I do think that Daphne's storyline is somewhat underdeveloped. When Phoebe mentioned (pretty much in passing) that Daphne had changed a lot a few years ago, I wondered what had caused that change. We do eventually get an explanation, and there is a payoff, but I felt a need for more between Phoebe and Daphne. This is a BIG THING, and it feels unfinished. I had a hard time believing that Phoebe would back away from making Daphne talk about it with her.

There were a lot of passages that caught my attention for various reasons. This is merely a sampling. (If you're looking for quotes for a book report, trust me, you'd be far better off reading the book yourself and finding the quotes that are meaningful to you. These quotes do not necessarily represent the most important themes of the book.)

I read this thing all about how the whole world is actually a pulsing, glowing web of invisible fiber optics that connect one person to another...it said the stronger and truer the bond between two people, the brighter the strand becomes. The more strands, the brighter the overall glow.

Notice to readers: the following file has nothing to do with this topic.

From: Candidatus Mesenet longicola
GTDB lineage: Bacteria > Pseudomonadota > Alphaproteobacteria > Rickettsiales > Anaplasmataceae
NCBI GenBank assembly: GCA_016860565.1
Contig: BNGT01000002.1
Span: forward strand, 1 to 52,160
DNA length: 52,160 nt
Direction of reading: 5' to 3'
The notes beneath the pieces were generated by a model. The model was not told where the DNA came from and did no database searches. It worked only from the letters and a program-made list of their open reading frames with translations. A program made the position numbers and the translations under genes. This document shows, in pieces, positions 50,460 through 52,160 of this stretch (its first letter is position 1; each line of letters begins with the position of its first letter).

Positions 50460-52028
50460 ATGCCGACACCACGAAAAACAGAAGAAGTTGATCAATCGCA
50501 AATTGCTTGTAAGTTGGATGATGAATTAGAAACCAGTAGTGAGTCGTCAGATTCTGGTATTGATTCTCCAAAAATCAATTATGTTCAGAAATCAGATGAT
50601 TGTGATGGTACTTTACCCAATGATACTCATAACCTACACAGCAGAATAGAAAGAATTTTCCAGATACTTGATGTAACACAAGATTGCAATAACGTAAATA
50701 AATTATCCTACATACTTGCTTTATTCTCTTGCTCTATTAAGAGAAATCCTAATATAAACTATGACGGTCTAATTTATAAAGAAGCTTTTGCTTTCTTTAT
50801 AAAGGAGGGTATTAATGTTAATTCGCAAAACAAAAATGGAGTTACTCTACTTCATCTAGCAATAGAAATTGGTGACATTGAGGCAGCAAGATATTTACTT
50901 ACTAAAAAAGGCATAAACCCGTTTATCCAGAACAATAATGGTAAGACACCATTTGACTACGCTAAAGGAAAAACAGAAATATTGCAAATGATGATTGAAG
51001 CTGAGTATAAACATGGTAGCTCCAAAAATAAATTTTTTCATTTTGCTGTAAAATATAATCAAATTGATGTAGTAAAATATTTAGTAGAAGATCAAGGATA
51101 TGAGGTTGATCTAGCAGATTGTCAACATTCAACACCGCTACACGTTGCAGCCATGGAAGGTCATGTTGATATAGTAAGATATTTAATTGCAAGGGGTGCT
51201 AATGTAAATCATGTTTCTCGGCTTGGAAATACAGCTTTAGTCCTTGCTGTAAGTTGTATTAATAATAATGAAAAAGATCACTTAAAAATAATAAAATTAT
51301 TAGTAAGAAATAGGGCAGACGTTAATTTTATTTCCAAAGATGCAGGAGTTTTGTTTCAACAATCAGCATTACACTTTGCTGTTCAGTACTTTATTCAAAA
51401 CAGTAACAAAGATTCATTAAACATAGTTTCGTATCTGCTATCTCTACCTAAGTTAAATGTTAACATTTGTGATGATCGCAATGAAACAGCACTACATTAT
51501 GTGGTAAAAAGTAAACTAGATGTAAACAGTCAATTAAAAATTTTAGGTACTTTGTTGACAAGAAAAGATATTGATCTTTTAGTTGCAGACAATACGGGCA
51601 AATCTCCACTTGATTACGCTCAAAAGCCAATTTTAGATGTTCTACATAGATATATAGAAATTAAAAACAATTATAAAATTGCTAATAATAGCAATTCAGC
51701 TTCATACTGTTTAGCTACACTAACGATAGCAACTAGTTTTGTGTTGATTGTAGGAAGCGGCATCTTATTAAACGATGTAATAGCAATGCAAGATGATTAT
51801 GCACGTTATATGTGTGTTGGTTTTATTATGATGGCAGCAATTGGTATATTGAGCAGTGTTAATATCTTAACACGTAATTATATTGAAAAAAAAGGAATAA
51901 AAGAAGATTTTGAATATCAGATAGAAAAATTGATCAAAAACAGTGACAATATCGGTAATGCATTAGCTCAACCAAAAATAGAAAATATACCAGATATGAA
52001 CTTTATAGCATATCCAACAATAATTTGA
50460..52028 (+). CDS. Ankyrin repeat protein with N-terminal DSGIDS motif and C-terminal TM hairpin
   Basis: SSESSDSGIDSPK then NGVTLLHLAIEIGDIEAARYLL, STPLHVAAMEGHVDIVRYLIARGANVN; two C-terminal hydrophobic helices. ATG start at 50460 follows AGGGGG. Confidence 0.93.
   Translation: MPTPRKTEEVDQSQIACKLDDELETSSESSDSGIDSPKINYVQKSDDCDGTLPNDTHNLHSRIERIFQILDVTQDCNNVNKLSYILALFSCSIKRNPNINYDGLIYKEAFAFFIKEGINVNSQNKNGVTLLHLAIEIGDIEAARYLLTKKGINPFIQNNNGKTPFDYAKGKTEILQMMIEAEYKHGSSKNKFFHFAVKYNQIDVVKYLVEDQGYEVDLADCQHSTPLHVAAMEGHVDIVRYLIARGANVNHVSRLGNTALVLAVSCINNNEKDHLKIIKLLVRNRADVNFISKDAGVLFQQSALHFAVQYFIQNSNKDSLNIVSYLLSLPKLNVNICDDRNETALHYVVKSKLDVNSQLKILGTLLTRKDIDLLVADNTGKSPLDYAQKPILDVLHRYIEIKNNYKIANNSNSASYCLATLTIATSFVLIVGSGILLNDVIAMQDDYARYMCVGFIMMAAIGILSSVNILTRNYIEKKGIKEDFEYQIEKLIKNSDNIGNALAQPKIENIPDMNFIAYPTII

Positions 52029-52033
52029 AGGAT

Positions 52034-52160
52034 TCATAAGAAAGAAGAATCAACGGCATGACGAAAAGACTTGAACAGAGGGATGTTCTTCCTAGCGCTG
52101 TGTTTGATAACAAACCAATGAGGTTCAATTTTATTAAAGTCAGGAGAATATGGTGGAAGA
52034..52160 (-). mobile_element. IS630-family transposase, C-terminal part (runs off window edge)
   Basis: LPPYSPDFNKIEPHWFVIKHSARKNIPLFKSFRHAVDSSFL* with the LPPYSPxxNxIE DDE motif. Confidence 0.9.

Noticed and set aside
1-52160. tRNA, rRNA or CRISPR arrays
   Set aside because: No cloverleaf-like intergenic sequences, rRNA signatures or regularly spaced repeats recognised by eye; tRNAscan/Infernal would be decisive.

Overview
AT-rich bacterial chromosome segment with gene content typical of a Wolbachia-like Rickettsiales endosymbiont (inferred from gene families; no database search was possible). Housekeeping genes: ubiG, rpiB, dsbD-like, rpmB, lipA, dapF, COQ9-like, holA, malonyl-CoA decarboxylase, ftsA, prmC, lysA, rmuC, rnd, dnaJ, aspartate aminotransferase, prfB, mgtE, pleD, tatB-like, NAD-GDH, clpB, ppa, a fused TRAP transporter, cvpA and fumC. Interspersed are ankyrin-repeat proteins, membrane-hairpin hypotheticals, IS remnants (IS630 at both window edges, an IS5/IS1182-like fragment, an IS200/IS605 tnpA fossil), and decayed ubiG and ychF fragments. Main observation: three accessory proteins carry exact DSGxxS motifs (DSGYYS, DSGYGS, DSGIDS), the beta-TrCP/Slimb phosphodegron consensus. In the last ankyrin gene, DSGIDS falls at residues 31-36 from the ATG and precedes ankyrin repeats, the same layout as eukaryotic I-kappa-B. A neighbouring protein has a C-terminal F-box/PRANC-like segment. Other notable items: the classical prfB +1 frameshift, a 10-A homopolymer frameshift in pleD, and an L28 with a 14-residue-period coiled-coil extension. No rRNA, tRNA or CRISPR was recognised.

I loved these character descriptions:

[Ms. D, the drama teacher] had a small head and tiny features that were all crowded into the center of her face as if each one wanted to take center stage. Her dyed-black hair was cut in a pixie style with mental-hospital bangs, and she always wore bright-red lipstick and a crip, white, man-tailored shirt. If she happened to wear a skirt (a rarity), it somehow looked, on her, like a pair of pants. Her shoes were formidable and could be heard as clear as Frankenstein's when she walked.